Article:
Just a few weekends ago, I completed my second Lord of the Rings marathon, marking the bagillionth time I’ve seen each movie. I would find it unusual for those who have also seen the movies (or read the books) multiple times to ever find them “old” or “boring”. The credit for my and many others’ continued infatuation goes to the author and literary mastermind, J.R.R. Tolkien, who portrays a world pit between the forces of good and evil in creative detail...

The way that I just realized I need to imitate Christ

The way that I just realized I need to imitate Christ

This week I want to discuss the imitation of Christ. Not the book written by Thomas á Kempis, despite it being a wonderful work with superb insight into the spiritual life. I want to look at the imitation of Christ from a slightly different perspective.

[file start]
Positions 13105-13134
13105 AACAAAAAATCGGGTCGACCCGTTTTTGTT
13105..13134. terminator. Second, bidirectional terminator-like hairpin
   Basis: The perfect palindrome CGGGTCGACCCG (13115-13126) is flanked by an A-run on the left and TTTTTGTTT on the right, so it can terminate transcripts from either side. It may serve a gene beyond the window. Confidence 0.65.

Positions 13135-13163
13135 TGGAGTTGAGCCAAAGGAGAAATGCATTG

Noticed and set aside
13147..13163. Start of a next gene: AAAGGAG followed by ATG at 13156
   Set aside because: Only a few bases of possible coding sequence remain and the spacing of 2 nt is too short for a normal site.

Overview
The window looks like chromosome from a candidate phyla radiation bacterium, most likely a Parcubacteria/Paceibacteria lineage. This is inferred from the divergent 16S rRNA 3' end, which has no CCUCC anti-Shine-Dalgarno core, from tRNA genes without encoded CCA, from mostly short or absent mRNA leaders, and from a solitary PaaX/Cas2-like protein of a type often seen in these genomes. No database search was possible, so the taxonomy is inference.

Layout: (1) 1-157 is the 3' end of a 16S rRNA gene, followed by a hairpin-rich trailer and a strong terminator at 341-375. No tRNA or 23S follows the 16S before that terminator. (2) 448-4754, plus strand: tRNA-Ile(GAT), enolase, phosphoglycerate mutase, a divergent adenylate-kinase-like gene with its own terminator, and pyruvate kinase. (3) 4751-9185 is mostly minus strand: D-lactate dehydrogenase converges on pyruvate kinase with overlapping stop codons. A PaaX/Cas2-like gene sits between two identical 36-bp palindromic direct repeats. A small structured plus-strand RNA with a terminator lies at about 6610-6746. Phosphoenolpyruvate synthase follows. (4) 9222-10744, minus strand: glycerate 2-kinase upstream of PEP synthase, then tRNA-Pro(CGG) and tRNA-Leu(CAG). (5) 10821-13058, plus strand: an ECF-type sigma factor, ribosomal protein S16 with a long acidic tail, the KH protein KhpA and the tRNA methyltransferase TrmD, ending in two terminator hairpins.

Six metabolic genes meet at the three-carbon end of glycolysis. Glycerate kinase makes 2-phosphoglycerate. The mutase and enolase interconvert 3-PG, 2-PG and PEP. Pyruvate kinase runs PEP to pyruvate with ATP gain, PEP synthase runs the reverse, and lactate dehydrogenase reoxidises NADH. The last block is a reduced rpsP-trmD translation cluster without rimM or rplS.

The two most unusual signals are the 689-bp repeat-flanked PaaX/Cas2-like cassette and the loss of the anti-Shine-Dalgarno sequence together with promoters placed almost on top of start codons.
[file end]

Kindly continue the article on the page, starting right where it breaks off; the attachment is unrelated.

How should a Christian imitate Christ?

Let Go of Time

Let Go of Time

Maybe it’s the beginning of a new year and all those resolutions that bring my friends, and myself, to reconsider how we use our time. We resolve to use it better: spend wisely, save time, never waste it. We are limited; time is limited. We agree: with time at our disposal, we should make the best of these limits.

It sounds reasonable, and this is how I behave, consciously or habitually, most often.